Mary Cooks: Week 1

This week, I managed to produce three fairly decent evening meals.They were all very different, so even though they were all chicken, they all had their own distinct flavor. And no one got food poisoning. Which is progress for me.


Butter Chicken

Indian Butter Chicken

This was really the strongest meal of the week. This one also had the most pre-planning. We started discussing this on the previous Friday. I looked at maybe a dozen different recipes before I found the one I wanted to use. And I followed the recipe fairly closely. And even though I had never cooked Indian food before, the result was a well-cooked meal that even tasted fairly authentic. Thinking about a meal for three days before you sit down to cook is not going to get you dinner every night. However, a bit of planning is a definite success factor in the kitchen. It's best to be familiar with what you are cooking - whether through comparing various recipes or talking it over with a friend - so that when it comes time to start cooking, you have an approach.

Dubious Cashew Chicken


Cashew Chicken

This was the disaster of the week. It was random and haphazard. Even though we talked about this one over the weekend, I never really got a concept in my brain for this dish until I found the Peanut Chili Chicken recipe I based it on. With no solid approach, I made several mistakes which resulted in undercooked chicken and a serious lack of veg. Like everything else in life, in the kitchen failure to prepare is preparation for failure. While the cashew coconut chili sauce was rich and flavorful, the other shortcomings of the meal made it mediocre at best.

Wednesday: Bad Meal Resuscitation

All that being said, the Cashew Chicken really wasn't too far off and only had a couple of things that needed correction.

First, to completely cook the chicken, we cut it off the bone and into bite-sized pieces. This is almost always a winning plan for meat for the novice cook. It will cook quickly and completely, and provides maximum visibility into the cooking progress.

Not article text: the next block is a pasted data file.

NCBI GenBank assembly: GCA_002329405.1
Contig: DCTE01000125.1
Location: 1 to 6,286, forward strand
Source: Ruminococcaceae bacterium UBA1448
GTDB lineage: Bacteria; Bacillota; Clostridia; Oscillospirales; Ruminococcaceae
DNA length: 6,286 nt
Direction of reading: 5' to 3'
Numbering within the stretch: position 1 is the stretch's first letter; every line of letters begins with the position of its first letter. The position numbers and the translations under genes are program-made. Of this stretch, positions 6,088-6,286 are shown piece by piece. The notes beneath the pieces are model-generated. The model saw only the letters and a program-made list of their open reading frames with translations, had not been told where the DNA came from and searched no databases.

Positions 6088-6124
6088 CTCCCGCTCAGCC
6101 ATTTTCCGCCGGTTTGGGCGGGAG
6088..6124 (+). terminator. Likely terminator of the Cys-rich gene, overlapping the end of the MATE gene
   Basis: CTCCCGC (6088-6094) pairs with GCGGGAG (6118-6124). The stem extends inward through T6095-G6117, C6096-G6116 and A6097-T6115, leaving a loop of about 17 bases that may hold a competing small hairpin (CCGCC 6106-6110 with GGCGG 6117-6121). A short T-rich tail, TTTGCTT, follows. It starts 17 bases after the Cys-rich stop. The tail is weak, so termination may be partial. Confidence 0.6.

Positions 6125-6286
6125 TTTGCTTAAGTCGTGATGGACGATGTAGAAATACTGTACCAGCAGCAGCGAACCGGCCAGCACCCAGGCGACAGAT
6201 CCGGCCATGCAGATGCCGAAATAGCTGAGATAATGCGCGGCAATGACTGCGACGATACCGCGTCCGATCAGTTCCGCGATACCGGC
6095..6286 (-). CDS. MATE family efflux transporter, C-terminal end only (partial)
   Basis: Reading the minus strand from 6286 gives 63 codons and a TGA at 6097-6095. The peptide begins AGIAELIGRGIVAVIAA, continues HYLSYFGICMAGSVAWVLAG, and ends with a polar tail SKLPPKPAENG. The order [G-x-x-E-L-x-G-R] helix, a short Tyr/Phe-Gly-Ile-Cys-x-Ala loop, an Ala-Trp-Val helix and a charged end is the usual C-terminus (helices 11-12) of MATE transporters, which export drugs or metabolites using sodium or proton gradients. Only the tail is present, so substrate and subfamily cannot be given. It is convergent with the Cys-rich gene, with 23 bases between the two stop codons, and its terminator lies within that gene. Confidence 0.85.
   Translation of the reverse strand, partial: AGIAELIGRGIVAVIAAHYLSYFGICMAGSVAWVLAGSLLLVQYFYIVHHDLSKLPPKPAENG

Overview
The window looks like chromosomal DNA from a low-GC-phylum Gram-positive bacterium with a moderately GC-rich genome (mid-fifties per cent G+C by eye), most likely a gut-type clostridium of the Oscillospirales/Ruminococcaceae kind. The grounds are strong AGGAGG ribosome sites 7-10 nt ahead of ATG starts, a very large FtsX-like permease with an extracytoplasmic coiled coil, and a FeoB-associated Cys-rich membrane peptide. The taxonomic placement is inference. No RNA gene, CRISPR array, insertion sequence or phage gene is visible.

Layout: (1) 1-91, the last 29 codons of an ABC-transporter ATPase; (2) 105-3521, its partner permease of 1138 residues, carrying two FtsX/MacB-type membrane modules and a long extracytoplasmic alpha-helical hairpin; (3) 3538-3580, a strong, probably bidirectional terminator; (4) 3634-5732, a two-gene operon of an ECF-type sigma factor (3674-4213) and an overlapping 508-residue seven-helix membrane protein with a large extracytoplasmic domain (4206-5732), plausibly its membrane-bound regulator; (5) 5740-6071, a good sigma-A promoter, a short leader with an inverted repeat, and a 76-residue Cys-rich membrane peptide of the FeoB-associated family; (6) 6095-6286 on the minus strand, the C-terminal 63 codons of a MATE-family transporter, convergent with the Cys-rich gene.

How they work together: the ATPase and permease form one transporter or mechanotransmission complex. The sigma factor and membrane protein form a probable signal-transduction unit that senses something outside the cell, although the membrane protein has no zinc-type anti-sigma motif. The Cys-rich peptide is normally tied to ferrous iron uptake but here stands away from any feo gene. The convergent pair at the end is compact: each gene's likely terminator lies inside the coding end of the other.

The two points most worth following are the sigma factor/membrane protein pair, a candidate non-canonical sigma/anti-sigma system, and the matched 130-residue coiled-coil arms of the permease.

Second, we cut up five times the amount of vegetables I used the previous night. We used cabbage and some additional onion, which was cooked in a separate pan and added to the chicken at the end

Third, we had to salvage the sauce. Overnight, the oil in the cashew butter separated from everything else. Once the chicken had been pulled out for remedial action, the sauce was reheated over moderate heat to pull it back together. My counterpart took the lead as I was at a loss. He added some cream to help keep it together. The additional dairy muted the impact of the three Thai chilis, so he added some Tabasco and a generous does of Korean garlic chili sauce. He also made sure it got hot enough to bubble. After sitting overnight in the same container as undercooked chicken, this is necessary to ensure any harmful bacteria from the raw meat are sufficiently dealt with.

These three simple steps moved the dish into the successful area. Even though I was frustrated and disappointed with the whole Cashew Chicken experience, the work I did on Tuesday wasn't too far off. A little more planning and a little more prep work would have made all the difference.


Spanish Style Chicken with Saffron

Spanish Style Chicken with Saffron, Take 1

Here's where I stepped outside my typical working zone in the kitchen. I found this recipe on Thursday morning and didn't give it a second thought - I knew this was dinner. I read it several times and thought about how the dish should feel and taste and be presented, moving from the basic mechanics of assembling ingredients based on a recipe to considering the overall intent of that recipe. While I still had some missteps - the recipe called for peas, which turned out to be not quite right - I really liked the end result. The sauce itself makes this worth a second try. I'll be preparing this again next week with a slightly different approach. And more veg. American recipes never have enough veg.

Friday: Prep Night

On Fridays, we typically hit the grocery store to buy the following week's supplies, and to discuss the meal plan. I'll be taking the lead again next week, so there will be more chicken. I'll be boning and skinning the chicken today, and making stock from the skin and bones. I'll pack up my meat into separate packages that contain enough for dinner plus leftovers for lunch. I know my raw veg content should be about five times the volume of my raw meat, which means about 20 minutes of prep work before I even start to cook. And I know how and when to deglaze a pan. Which is considerable progress.